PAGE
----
There’s a lot that goes on in the background to keep Active Directory running seamlessly every day—enough that it requires at least a full-time, dedicated person to run AD and more personnel if you have a larger organization. As such, you need to have a plan in place for how you’re going to do this. Try and have an answer for these questions:

  • Who will administer AD?
  • Will it be one person, or will it be an entire team?
  • How will responsibilities be divided if it’s an entire team?

Tip 5: Thoroughly test your AD environment before deploying it to the company

Before you go live with your new AD implementation, make sure you test it. Doing so will help you catch any bugs or errors that would otherwise disrupt someone’s workday, if not everyone’s workday.

Tip 6: Use dedicated domain controllers

Don’t be cheap and try to have a domain controller that also acts as a file server and mail server. Adding additional roles to a domain controller can affect the server’s performance, reduce security, and complicate the process of backing up or restoring the server.

Tip 7: Have at least two domain controllers and two DNS servers

Domain controllers are at the heart of authenticating and authorizing users to the tools they need to get work done. They are also what generally serves up DNS services, a service AD is completely dependent on. If you only have one of each and they fail, AD will stop working. When AD stops working, everybody in your company stops working too because they can’t access their resources. To best avoid this single point of failure, have at least two domain controllers and two DNS servers.

Tip 8: Avoid placing all of your virtualized domain controllers on a single host server

Similar to tip 7, you want to avoid having all of your virtualized domain controllers in one host server because this also creates a single point of failure. If that single host server fails for whatever reason, all of your domain controllers will fail too. So try to disperse your virtual domain controllers across at least two host servers.

Speaking of failing infrastructure, make sure on-prem hardware in your IT environment is stored in a secure, climate-controlled place. This can go a long way in preventing a hardware failure on your end. After all, in this day and age, any network downtime comes at a very high cost.

Tip 9: Place at least one domain controller and one global catalog server in each site

If your Active Directory instance includes multiple sites, consider having a local domain controller and global catalog server at each one. This will make it easier and faster for users at each site to authenticate and find the resources they need. Sometimes, a site doesn’t have enough users to justify the cost of having its own DC server. This will slow performance, but what you can do instead is designate a DC wherever your other AD hardware is kept and then make sure the WAN connection between the site and the domain controller is reliable.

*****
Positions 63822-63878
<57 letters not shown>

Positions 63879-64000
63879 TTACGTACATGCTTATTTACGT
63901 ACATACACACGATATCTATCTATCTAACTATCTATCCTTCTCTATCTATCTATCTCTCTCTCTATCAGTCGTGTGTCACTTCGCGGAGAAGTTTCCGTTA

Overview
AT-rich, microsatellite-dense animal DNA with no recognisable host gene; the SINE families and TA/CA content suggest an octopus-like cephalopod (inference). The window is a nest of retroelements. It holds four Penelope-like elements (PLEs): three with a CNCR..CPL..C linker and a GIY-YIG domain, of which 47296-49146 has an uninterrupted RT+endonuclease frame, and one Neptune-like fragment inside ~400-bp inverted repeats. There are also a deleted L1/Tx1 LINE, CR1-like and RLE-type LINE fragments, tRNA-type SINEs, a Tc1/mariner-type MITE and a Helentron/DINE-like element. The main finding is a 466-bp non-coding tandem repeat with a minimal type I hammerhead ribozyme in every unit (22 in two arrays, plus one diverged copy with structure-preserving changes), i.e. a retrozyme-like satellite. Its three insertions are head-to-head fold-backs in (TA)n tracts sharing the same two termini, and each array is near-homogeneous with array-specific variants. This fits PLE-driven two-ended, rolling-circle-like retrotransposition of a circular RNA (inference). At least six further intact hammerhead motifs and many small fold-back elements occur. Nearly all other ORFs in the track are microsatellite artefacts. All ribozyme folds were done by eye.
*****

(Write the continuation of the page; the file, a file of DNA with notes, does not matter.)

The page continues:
Tip 10: Ensure your AD server complies with the necessary compliance regulations

Compliance regulations like PCI, HIPAA, and others have requirements on how data is stored, how data is accessed, who has access to certain types of data, and many other regulations that your AD server will have to meet. Not meeting compliance requirements can result in fines and other legal action.

Tip 11: Tightly control who has access to your domain and who is an admin

It is a best security practice to employ principles of least privilege where your Active Directory domain is concerned (giving someone just the right amount of access that they need to do their job and nothing more). By limiting who has access to a domain, you significantly reduce the attack surface for intruders. The same goes for how many people have admin rights. Limit the number of people who have admin rights to as few as possible.

Active Directory in 2019

Despite being 20 years old, Active Directory is still a strong contender in the directory services space in 2019. But, 20 years is a long time in any industry, especially in the technology world, and a lot has changed. Although it shines in the IAM space, Active Directory has its moments where its age is apparent. For organizations shifting to the cloud and adopting heterogeneous infrastructure, they’ve felt the challenges of having an on-prem homogenous directory service like Active Directory. We’ll explore both sides of this coin, and we’ll start by taking a look at where AD shines.

Advantages

AD is a powerful directory service even in 2019. It is the defacto directory for managing a traditional network with a defined perimeter domain. If you mainly use Microsoft technology and are largely on-prem, Active Directory is a great way to secure and optimize user and system management in your organization. You’ll gain the benefits of centralization, security, and efficiency that are mentioned near the beginning of this piece.

Challenges

The Shift to the Cloud

Cloud technology has taken off in the last ten years, and it has enabled organizations to make great improvements in their productivity, time to market, and IT cost savings. So, it should come as no surprise that the cloud is now a key component in most companies' IT strategy. In fact, a 2019 RightScale survey reported that 94 percent of respondents use the cloud in some way.